OBJECTIVES: Animal model studies may allow greater elucidation of the cerebral circuits involved in the genesis of panic disorder (PD), but these studies have not yet been fully analyzed. METHODS: The authors review recent literature on the neurobiology and neuroanatomy of PD. RESULTS: In this update, the authors present a revision of data that demonstrates the existence of a "fear network", which has as its main point the central nucleus of the amygdale and includes the hypothalamus, the thalamus, the hippocampus, the periaqueductal gray region, the locus ceruleus and other brainstem structures. Its existence is evidenced in animal studies of emotional and behavioral states, and its presence and importance can be extrapolated to the study of PD in humans. CONCLUSION: This fear network can allow new progresses and studies using neuroimaging techniques and/or psychopharmacological trials, further elucidating the cerebral circuits of PD.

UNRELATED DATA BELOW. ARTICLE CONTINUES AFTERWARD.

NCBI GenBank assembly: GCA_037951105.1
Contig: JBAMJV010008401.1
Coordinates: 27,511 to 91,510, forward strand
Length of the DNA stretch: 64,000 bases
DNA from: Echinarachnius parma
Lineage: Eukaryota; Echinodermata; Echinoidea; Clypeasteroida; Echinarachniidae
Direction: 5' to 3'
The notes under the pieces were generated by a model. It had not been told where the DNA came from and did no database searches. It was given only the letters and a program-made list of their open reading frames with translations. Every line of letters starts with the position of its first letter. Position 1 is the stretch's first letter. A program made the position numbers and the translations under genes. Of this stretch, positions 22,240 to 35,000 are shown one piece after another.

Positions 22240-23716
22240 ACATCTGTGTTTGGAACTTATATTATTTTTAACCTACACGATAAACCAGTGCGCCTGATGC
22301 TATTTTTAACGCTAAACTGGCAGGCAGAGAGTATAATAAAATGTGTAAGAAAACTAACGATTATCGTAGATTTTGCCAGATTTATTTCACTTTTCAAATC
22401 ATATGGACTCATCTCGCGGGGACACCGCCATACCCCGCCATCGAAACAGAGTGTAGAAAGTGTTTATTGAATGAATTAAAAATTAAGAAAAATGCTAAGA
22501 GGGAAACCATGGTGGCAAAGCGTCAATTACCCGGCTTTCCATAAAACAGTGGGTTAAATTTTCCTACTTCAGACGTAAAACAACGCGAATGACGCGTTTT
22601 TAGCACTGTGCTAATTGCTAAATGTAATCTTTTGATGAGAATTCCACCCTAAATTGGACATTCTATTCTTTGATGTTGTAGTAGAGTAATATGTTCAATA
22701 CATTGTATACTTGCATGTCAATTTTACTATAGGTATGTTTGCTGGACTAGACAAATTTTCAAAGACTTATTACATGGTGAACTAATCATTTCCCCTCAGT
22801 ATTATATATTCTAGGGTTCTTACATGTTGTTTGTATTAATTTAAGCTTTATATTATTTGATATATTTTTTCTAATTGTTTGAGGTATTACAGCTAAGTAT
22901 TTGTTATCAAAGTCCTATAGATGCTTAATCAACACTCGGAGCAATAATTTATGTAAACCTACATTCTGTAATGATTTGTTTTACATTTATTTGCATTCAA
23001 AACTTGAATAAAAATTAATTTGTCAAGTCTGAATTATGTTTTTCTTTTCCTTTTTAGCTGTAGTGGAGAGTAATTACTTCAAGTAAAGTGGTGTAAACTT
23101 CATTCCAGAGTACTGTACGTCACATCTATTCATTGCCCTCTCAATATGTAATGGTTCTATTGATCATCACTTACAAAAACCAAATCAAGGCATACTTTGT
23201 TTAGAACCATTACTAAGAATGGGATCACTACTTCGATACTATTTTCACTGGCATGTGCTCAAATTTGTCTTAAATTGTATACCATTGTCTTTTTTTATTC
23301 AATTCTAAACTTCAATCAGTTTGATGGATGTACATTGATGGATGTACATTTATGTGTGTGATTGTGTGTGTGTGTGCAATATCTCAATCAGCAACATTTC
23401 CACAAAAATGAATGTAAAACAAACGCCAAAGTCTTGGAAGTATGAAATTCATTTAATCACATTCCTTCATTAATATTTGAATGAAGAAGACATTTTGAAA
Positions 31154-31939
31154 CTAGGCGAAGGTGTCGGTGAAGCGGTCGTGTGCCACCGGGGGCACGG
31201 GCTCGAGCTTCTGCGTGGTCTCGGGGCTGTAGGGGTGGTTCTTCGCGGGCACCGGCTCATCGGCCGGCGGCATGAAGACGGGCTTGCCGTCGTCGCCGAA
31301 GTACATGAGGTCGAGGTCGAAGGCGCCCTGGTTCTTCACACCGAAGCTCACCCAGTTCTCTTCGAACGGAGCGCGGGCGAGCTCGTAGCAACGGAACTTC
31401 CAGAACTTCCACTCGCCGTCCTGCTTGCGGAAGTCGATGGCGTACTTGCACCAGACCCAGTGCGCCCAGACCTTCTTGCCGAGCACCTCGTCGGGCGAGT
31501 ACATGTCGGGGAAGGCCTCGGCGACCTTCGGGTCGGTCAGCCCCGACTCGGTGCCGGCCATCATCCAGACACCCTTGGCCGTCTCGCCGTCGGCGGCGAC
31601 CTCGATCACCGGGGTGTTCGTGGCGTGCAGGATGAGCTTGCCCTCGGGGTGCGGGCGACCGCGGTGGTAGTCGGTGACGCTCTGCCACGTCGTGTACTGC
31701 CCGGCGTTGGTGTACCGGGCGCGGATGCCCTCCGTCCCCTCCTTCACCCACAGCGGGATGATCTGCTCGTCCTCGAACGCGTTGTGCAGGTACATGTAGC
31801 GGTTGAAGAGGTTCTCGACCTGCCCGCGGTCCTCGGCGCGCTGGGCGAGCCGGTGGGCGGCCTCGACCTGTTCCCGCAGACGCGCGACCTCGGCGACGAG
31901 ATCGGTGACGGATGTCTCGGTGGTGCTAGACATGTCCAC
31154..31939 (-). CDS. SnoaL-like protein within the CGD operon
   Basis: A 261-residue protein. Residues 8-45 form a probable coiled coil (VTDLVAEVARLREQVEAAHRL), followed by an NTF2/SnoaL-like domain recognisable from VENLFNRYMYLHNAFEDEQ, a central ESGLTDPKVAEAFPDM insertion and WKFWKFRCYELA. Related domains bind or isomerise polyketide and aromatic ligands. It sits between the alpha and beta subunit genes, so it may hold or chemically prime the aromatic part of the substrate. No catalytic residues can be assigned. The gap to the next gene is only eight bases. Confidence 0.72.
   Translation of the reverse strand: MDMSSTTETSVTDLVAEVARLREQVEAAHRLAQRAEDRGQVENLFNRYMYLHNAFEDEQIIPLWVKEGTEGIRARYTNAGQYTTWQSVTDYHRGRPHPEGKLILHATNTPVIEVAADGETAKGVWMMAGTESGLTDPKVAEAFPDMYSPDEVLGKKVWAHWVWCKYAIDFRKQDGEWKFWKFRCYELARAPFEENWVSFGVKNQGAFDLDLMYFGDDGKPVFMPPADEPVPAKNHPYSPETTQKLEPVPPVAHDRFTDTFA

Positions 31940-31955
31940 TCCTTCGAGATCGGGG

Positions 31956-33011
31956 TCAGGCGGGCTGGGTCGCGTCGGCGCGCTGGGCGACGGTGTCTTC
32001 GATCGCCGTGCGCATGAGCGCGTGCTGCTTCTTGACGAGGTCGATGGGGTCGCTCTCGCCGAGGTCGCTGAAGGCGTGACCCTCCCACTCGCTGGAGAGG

Neurobiology; Panic disorder; Neuroanatomy; Fear; Anxiety; Conditioning (psychology)